Khulna Division

From Wikipedia, the free encyclopedia
Jump to navigation Jump to search
Khulna Division
খুলনা বিভাগ
Location of Khulna
Location of Khulna
Districts of Khulna Division
Districts of Khulna Division
Coordinates: 22°55′N 89°15′E / 22.917°N 89.250°E / 22.917; 89.250Coordinates: 22°55′N 89°15′E / 22.917°N 89.250°E / 22.917; 89.250
Country Bangladesh
Established1960
Founded byGovernment of East Pakistan
CapitalKhulna
Largest CityKhulna
Government
 • Divisional CommissionerMd. Shahidul Islam (acting)[1] [2]
Area
 • Total22,284.22 km2 (8,603.99 sq mi)
Population
 (2011 census)
 • Total15,687,759
 • Density700/km2 (1,800/sq mi)
Time zoneUTC+6 (Bangladesh Standard Time)
ISO 3166 codeBD-D
HDI (2018)0.641[3]
medium
Notable sport teamsKhulna Titans, Khulna Division
Websitekhulna.gov.bd

The Khulna Division (Bengali: খুলনা বিভাগ) is the second largest of the eight divisions of Bangladesh. It has an area of 22,285 km2 (8,604 sq mi) and a population of 15,563,000 at the 2011 Bangladesh census (preliminary returns). Its headquarters and largest city is Khulna city in Khulna District.

History[edit]

In British Raj Khulna Division was a part of Presidency division. Before 1947 The Presidency division had six major districts, Howrah, Culcutta, 24 Parganas, Khulna, undivided Jessore, & undivided Nadia. In 1947 The Partition of India is divided this division into two. The district of Khulna and the lion half of Jessore District and Nadia District become part of Newly established East Bengal. And rest of the district of the Presidency division become part of West Bengal. In 1948 The lion half Nadia district of East Bengal formed a new Kushtia District. And the govt of East Bengal added the Jessore , Khulna & Kushtia district into Rajshahi Division. After in 1960 the govt of East Pakistan , This three district from Rajshahi Division and one district from Dacca Division create new Division of Khulna. In 1993 the Barisal Division is formed from Khulna division.

Geography[edit]

The Khulna division borders to India by Presidency division of Indian State of West Bengal to the west, the Rajshahi Division to the north, the Dhaka division and the Barisal division to the east, and has a coastline on the Bay of Bengal to the south. It is part of the Ganges River delta or Greater Bengal Delta. Other rivers include the Madhumati River, the Bhairab River and the Kapotaksha River . The region also includes several islands in the Bay of Bengal.

The Sundarbans, the world's largest mangrove forest, is in the southern part of the delta.Khulna is in the northern part of the district, and the Mayur River is the western boundary of the metropolitan area.

Administrative districts[edit]

The division was formed in 1960.[4] Khulna Division consists of the following ten districts (zilas), subdivided into 59 sub-districts (upazilas):[5]

District Administrative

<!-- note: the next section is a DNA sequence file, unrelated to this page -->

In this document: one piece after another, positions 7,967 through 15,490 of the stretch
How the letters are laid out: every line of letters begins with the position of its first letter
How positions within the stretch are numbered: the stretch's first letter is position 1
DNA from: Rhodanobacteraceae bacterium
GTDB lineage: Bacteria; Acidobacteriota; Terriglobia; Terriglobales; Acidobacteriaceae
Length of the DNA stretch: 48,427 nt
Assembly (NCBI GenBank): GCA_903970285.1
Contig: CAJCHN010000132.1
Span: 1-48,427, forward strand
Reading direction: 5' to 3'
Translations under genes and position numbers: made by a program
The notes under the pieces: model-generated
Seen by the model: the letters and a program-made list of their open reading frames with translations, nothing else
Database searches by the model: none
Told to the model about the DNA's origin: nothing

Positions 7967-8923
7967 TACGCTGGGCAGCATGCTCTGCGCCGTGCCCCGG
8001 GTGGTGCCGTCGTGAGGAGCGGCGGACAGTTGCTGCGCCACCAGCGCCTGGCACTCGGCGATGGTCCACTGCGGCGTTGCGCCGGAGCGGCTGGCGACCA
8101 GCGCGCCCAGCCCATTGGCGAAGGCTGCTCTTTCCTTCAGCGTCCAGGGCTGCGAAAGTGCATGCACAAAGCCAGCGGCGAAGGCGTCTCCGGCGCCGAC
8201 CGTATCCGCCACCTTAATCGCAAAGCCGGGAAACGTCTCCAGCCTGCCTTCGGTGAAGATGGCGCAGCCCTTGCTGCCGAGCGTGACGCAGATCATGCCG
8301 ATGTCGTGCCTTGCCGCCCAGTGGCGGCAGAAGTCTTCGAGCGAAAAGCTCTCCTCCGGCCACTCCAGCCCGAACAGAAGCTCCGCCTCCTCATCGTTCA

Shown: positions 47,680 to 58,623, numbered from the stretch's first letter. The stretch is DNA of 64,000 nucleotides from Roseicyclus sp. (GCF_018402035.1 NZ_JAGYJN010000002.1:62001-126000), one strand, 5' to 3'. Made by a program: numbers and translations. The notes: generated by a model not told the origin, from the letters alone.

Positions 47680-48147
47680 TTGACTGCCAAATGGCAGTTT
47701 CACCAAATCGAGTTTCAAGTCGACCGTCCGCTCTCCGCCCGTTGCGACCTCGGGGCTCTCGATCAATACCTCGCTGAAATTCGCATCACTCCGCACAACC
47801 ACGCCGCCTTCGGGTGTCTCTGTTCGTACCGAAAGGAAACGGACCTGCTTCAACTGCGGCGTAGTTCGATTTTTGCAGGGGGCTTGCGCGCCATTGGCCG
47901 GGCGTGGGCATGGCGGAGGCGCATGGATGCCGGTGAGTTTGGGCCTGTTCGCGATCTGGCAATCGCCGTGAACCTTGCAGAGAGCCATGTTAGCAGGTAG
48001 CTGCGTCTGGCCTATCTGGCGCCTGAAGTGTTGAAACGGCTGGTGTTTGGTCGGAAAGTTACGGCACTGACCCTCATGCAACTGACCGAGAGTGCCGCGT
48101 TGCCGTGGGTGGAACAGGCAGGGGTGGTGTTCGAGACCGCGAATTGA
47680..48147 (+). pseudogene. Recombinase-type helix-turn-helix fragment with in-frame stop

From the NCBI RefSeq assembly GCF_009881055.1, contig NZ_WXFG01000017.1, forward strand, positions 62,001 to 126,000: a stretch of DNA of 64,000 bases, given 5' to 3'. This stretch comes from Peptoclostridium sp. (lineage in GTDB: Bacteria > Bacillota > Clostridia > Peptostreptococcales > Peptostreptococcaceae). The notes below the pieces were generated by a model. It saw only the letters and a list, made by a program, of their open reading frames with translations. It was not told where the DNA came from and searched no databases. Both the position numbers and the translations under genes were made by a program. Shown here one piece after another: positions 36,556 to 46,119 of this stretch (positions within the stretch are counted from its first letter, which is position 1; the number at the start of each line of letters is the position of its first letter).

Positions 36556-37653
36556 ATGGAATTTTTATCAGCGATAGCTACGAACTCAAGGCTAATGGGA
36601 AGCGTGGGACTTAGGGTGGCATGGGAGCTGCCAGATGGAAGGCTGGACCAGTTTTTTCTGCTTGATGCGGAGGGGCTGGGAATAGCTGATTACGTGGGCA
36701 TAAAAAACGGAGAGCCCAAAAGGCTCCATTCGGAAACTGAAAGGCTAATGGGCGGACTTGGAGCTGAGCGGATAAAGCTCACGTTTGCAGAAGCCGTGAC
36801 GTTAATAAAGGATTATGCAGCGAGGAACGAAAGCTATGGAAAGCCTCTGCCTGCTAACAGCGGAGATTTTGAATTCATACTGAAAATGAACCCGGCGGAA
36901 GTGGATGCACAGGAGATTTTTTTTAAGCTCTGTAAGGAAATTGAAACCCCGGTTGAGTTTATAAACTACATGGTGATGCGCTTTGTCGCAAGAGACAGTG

centre
Area in
km2.
Population
1991 Census
Population
2001 Census
Population
2011 Census
Bagerhat District Bagerhat 3,959.11 1,431,322 1,549,031 1,476,090
Chuadanga District Chuadanga 1,174.10 807,164 1,007,130 1,129,015
Jashore District Jashore 2,606.94 2,106,996 2,471,554 2,764,547
Jhenaidah District Jhenaidah 1,964.77 1,361,280 1,579,490 1,771,304
Khulna District Khulna 4,394.45 2,010,643 2,378,971 2,318,527
Kushtia District Kushtia 1,608.80 1,502,126 1,740,155 1,946,838
Magura District Magura 1,039.10 724,027 824,311 918,419
Meherpur District Meherpur 751.62 491,917 591,430 655,392
Narail District Narail 967.99 655,720 698,447 721,668
Satkhira District Satkhira 3,817.29 1,597,178 1,864,704 1,985,959
Total Districts 10 22,284.22 12,688,383 14,705,223 15,687,759

Economy[edit]

Most parts of the largest mangrove forest in the world — the Sundarban — is spread over the three most southerly districts of Satkhira, Khulna and Bagherhat.

Education[edit]

The division contains educational institutions including:

Universities

Public Universities

Private Universities

Medical schools

Public

Private

Colleges

Polytechnic institutes
Schools
Other educational institutes

Khulna has six integrated general and vocational (IGV) schools and one technical school of UCEP (Underprivileged Children's Educational Programs), which is a non-profitable organization.

  • UCEP Mohsin Khulna TVET Institute, Baikali, Khulna
  • UCEP Mohsin Khulna Technical School, Baikali,
  • UCEP Sonadanga Technical School, Sonadanga
  • UCEP M.A Majid Technical School, Fulbarigate
  • UCEP Khalishpur Technical School, Khalishpur
  • UCEP Johara Samad Technical School, Tootpara
  • UCEP Wazed Ali Technical School, Banorgati

The technical school is Khulna Mohsin Technical School, which is situated at 7, Junction Road, Baikali, Khulna.

Kushtia Zilla School, Kushtia is one of the best schools in Khulna division. In higher secondary level Kushtia Govt. College, Kushtia is playing the same role as KZS, and thus in Khulna division education level increasing day by day.

Transportation[edit]

Khulna Division has highest transportation link with other area in Bangladesh as well as with India by Road Rail and Air.